President Donald Trump acknowledges the presence of the Lumbee Tribe and the Catawba Nation during a campaign rally in Gastonia, North Carolina, on October 21, 2020.

"With us as well are members of the incredible Lumbee, Catawba tribes, Lumbee, Catawba, where are they?" Trump said, struggling to pronounce Catawba.

The president appeared to say the two tribal names together, even though they are separate and distinct Indian nations.

"Lumbee, Catawba, thank you very much for being here. We appreciate it," Trump said.

During the rally, Trump announced his support for extending federal recognition to the Lumbee Tribe. He noted the tribe's long struggle to gain formal acknowledgment of its sovereign status, an effort that goes back to the late 1800s.

"As you know, the Lumbee Tribe has been fighting for federal recognition for more than a century," Trump said.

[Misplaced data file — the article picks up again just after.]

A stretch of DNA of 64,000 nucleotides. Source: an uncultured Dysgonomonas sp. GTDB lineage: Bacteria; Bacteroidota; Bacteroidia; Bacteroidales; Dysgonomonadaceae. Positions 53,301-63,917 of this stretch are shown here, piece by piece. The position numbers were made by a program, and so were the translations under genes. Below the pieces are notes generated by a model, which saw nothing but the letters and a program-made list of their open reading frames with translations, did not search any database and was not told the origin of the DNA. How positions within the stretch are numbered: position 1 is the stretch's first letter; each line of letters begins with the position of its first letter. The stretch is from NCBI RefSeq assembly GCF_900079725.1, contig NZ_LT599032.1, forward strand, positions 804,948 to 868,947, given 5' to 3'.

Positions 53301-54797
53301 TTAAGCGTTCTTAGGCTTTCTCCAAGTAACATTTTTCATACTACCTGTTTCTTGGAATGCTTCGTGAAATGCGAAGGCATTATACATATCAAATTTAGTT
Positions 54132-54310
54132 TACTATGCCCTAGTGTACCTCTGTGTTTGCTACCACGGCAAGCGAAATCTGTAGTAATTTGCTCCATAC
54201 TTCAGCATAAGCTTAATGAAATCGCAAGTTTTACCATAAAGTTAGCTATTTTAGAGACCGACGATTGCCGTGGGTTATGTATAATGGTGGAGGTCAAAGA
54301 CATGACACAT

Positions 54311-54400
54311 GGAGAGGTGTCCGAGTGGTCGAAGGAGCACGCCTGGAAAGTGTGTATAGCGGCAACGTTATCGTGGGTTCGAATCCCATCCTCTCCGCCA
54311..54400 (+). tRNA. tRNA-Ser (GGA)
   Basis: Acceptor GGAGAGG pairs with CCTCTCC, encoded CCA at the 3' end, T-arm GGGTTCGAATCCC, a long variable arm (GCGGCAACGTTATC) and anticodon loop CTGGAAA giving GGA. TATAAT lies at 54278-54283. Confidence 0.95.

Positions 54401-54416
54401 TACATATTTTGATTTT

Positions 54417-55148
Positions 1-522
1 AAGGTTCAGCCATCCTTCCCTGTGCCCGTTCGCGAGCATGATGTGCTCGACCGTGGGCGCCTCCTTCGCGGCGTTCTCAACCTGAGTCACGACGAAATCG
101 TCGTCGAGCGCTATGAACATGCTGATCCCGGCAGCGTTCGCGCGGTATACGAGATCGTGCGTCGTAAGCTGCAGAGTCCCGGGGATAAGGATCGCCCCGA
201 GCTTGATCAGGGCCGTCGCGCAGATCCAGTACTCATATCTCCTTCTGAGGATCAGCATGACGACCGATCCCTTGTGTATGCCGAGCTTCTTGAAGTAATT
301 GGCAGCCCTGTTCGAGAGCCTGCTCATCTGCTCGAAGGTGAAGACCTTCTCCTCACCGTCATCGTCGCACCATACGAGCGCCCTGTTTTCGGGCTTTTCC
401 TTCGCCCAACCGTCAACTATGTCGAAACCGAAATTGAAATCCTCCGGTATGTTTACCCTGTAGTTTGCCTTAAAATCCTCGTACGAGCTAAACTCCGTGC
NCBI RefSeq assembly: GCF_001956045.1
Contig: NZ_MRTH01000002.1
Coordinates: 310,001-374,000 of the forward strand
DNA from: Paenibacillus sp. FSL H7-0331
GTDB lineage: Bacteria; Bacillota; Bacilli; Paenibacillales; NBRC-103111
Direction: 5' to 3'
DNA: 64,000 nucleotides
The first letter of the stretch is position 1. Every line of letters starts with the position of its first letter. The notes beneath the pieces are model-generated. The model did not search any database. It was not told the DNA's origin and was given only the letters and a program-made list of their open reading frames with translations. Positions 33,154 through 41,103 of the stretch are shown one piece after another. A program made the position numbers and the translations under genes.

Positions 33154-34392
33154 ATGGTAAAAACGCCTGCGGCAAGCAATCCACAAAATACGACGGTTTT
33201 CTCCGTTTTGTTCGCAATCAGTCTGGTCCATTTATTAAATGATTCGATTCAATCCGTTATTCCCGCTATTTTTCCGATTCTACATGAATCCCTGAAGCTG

During the termination era of federal policy, Congress enacted a bill that identified the Lumbees as "Indians." But the law denied them all of the benefits associated with federal recognition.

Rep. Dan Bishop (R-North Carolina), who attended the rally, is sponsoring legislation to rescind the termination-era restriction. While Trump said he supported the tribe, he did not outright commit to ensuring the bill passes during the current session of Congress.

"When I am re-elected, we’ll work with Congress, and we’ll work with Dan, and we’ll work with all of them, on the Lumbee Recognition Act and we’ll get it done," Trump said. "It’s about time."

H.R.1964, the Lumbee Recognition Act, enjoys bipartisan support. The bill was approved by the House Committee on Natural Resources last month, meaning it could be passed by the full U.S. House of Representatives at any time.

Similar recognition bills have been passed the House in prior sessions. But the tribe has never seen much success in the U.S. Senate.

Democratic presidential candidate Joe Biden also supports the Lumbee Tribe. During the Barack Obama administration, the Bureau of Indian Affairs supported recognition for the tribe for the first time since the termination-era law.